OOS 16-8 - Models in the penstocks: putting theory to work for river conservation

Tuesday, August 9, 2011: 4:00 PM
17B, Austin Convention Center
Daniel A. Auerbach, Graduate Degree Program in Ecology, Colorado State University, Fort Collins, CO

Basic ecological understanding grounds proactive river conservation. Approaches such as invasive species biocontrol, dam removal, and protected area design draw on conceptual expectations regarding consumer-resource interaction, metapopulation dynamics in fragmented habitat, and niche dimensions. As quantitative expressions of these ideas, models provide virtual laboratories to test management alternatives, evaluate climate scenarios and target data collection.

I describe the ongoing development of models designed to improve strategic conservation by enhancing the representation of spatiotemporally complex ecological processes in river environments. Working across a range of mechanistic detail and spatiotemporal scales, my colleagues and I have initiated the construction of several tools focused on the question of how global change will affect riparian vegetation dynamics.

As part of a larger environmental flow needs assessment, a regional scale implementation of the ELOHA framework addresses the influence of altered flows on native cottonwood (Populus sp.) establishment within particular fluvial geomorphic settings.  Transition matrix approaches enable the evaluation of population dynamics and age class structure relative to the life history traits of native versus invasive species subject to varying levels of flooding. Floodplain-scale individual-based simulations permit climate and management scenario analyses relative to the interaction of abiotic drivers (e.g. flood scour, groundwater decline, heat stress, etc.) and biotic controls (e.g. exploitative competition for establishment sites, herbivory by biocontrol agents) of stand composition within a local community.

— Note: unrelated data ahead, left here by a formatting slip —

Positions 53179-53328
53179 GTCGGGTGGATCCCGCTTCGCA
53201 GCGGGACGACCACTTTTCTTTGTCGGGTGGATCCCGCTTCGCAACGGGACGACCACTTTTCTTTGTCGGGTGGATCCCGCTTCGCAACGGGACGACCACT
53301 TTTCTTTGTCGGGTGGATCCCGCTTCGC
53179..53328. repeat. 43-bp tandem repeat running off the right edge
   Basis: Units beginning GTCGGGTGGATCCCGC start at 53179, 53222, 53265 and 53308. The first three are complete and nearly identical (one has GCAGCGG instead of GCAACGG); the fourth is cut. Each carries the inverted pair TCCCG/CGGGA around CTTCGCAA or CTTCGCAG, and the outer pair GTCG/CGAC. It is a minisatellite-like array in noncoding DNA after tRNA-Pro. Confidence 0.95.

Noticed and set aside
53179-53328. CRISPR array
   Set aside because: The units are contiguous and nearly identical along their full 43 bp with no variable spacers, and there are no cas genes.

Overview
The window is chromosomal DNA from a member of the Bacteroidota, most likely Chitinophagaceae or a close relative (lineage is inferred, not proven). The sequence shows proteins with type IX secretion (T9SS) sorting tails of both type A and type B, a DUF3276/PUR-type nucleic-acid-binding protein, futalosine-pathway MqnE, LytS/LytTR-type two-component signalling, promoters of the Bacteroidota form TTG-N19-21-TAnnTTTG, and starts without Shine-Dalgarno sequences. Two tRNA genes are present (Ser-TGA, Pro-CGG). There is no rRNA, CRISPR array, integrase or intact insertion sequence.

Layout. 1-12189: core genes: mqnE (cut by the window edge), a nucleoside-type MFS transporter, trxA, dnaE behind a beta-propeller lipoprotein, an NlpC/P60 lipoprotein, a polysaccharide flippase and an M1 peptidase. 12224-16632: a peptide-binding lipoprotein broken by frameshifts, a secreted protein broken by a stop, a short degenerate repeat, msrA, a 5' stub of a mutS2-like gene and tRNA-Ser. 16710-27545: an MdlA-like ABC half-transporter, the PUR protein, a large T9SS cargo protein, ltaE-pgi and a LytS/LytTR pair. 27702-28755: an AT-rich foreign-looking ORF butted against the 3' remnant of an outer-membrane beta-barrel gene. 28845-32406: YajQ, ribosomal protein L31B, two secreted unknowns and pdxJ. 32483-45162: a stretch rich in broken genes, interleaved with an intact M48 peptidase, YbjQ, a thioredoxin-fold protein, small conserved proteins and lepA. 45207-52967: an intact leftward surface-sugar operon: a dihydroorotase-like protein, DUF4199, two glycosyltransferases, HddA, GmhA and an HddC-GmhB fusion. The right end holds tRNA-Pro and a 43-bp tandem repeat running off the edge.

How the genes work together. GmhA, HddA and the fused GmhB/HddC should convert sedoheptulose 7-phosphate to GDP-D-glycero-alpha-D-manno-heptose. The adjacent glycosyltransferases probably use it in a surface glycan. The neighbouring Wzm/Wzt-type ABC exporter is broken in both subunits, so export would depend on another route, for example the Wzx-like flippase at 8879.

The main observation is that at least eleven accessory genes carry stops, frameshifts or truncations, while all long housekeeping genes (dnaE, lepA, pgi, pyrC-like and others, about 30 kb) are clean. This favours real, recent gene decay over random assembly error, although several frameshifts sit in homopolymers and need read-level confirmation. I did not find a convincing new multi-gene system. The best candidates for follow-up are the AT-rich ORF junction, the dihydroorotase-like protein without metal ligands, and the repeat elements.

Although they differ in their mode of implementation, these approaches all emphasize the importance of hydrogeomorphic variability in structuring fluvial ecosystems, a broadly relevant factor across models of various biological response patterns.  This work also illustrates three research priorities for the refinement of applied models at the population/community scale: better integration of evolutionary forces, socioeconomic drivers and reciprocal feedbacks between physical and biological processes. I will discuss these models’ specific assumptions and conclusions while describing the plans for their continued development in the larger context of the ecological theory informing conservation in flowing waters.

Copyright © . All rights reserved.
Banner photo by Flickr user greg westfall.